“It could be that in some cases, there is a rebound. That was why the label speaks about the second treatment that can be given,” Pfizer’s CEO Albert Bourla told investors.

Writing in NEJM Journal Watch, Harvard Medical School’s Dr. Paul Sax said doctors have also been told by Pfizer and the FDA that they can prescribe another round of pills – treating the apparent rebound like they would a reinfection. 

“In other words, the within-5-day symptom clock starts over with the relapse. This would be justified clinically for our highest-risk patients (severely immunocompromised, medically fragile, or with severe recurrent symptoms), and favored over other outpatient treatments (all of which have logistical or efficacy issues) until we know more,” Sax wrote on Wednesday. 

A spokesperson for Pfizer declined to comment “on conversations between medical professionals,” but said that “there are no limitations” in the FDA’s emergency use authorization for treating “subsequent COVID-19 infections” in eligible patients. 

However, doctors caution that even the theoretical argument for an additional course remains tenuous — and that a second round of pills is not without its downsides.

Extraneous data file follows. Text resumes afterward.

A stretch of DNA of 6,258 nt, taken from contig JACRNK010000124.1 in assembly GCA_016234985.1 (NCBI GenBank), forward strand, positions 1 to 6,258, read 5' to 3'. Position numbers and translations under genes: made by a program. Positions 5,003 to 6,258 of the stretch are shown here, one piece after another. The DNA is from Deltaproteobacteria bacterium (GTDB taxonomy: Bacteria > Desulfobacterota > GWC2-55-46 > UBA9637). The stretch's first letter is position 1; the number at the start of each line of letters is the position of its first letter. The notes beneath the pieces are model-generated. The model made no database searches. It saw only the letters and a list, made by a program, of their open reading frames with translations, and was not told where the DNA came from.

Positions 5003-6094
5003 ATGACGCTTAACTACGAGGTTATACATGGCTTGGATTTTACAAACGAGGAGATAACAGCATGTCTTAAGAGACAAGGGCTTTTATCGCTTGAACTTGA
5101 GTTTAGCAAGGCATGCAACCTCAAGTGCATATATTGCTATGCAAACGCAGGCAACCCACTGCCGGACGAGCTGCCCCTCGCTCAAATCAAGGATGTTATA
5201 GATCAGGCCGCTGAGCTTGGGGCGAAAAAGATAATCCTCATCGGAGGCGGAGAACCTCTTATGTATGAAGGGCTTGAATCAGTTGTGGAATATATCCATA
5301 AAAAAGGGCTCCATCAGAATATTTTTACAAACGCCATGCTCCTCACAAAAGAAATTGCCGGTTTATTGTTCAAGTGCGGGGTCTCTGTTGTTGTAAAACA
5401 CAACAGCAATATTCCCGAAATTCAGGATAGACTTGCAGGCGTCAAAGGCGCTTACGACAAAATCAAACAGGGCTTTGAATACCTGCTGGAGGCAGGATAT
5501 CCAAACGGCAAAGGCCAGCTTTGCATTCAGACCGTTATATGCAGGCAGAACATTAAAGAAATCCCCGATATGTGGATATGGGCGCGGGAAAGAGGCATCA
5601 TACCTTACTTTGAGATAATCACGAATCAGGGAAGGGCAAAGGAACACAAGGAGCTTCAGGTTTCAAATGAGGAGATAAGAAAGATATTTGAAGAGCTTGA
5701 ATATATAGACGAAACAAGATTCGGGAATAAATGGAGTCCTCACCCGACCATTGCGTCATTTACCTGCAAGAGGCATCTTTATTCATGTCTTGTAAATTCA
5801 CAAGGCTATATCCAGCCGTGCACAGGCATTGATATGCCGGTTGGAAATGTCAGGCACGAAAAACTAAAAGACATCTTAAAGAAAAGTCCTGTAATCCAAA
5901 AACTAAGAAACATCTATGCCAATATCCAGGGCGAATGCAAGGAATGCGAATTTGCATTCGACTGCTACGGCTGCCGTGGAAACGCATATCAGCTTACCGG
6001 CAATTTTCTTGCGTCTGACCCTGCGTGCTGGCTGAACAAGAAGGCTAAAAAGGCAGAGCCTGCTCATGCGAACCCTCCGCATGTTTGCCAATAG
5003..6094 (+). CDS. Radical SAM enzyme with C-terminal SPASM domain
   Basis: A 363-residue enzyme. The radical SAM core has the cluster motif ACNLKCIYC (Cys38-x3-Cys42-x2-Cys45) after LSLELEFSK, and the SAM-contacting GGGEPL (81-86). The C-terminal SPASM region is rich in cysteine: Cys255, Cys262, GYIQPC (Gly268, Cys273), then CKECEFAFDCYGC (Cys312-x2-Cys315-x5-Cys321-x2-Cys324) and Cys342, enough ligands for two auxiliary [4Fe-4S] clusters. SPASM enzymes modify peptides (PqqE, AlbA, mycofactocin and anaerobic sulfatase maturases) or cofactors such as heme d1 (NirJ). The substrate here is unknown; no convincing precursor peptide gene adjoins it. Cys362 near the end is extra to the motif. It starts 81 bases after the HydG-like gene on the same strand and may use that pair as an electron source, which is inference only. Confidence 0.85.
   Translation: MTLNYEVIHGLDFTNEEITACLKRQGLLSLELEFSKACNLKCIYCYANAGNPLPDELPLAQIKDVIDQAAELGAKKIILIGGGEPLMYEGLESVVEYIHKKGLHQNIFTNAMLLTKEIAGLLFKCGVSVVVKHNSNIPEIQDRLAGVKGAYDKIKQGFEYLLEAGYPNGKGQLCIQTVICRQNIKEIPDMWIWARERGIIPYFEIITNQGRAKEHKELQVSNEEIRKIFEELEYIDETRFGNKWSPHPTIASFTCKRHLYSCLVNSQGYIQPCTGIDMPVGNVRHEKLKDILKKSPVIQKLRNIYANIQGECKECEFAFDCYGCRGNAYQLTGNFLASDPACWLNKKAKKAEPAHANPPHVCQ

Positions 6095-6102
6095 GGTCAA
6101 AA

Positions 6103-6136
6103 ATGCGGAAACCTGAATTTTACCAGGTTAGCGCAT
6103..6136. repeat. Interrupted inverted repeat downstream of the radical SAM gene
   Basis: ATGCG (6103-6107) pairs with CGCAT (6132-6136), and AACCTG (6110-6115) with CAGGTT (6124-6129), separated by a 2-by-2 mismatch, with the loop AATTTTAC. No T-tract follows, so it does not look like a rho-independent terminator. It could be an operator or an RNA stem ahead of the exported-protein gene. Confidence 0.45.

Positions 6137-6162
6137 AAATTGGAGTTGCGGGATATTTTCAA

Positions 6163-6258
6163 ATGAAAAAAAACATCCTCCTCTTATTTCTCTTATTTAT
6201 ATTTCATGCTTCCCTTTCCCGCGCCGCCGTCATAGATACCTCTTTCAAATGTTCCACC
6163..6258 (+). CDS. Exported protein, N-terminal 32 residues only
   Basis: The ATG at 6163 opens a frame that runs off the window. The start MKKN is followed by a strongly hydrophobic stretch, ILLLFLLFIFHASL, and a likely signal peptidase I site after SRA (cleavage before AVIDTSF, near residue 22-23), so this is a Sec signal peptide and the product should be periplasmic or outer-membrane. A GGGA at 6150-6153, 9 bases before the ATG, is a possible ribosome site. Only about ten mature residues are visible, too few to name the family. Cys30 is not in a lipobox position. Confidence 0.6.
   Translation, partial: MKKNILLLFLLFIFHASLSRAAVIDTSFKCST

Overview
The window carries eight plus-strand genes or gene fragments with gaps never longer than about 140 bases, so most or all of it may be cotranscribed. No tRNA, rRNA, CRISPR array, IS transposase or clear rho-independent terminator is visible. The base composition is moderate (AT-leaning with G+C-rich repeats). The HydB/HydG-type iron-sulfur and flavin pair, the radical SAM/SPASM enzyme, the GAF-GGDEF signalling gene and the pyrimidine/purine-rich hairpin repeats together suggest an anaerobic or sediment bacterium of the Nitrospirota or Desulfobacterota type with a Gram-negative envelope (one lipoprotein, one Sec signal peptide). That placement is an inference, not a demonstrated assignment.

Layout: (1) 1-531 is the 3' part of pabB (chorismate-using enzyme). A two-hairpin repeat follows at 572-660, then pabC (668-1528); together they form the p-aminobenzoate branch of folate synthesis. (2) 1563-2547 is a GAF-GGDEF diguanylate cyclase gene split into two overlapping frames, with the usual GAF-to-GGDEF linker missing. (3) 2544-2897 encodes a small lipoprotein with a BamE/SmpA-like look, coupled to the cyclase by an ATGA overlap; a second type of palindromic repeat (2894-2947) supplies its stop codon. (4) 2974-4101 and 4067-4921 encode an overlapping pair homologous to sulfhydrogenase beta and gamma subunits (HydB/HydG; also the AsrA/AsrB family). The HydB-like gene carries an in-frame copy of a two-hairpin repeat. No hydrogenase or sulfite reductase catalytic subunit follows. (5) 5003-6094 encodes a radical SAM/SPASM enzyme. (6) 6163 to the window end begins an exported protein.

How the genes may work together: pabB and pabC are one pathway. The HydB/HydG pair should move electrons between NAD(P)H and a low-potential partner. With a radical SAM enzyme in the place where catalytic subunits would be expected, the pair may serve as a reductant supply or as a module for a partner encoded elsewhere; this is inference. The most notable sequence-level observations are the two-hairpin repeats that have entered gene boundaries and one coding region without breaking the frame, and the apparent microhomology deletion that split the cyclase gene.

While Pfizer and the FDA say they have not spotted any signs of resistance to Paxlovid in rebound cases so far, experts warn that increased use of the drug could increase the risk of the virus evolving resistance.

In addition, many patients taking Paxlovid must put off taking other needed medications that can interact with the treatment.  

“We have no data to support that a second course really is a benefit. Anecdotally, most people simply get better. We have a lot of theoretical reasons why maybe that second course isn’t needed,” says Dr. Roy Gulick, chief of the division of infectious diseases at Weill Cornell Medicine. 

Pfizer’s COVID-19 drug Paxlovid

Fabian Sommer/picture alliance via Getty Images

Pfizer’s authorization for the drug is based on data from a clinical trial that was done during the Delta variant, Gulick points out, studying Paxlovid in unvaccinated people at high risk of severe disease. 

The FDA says that in the clinical trial, most patients who began to test positive again after finishing their initial round of pills were asymptomatic, and were not more likely to be hospitalized or die from the disease. Late last month, Pfizer disclosed that another recent trial looking to see if its drug could prevent infections after exposure failed to meet statistical significance.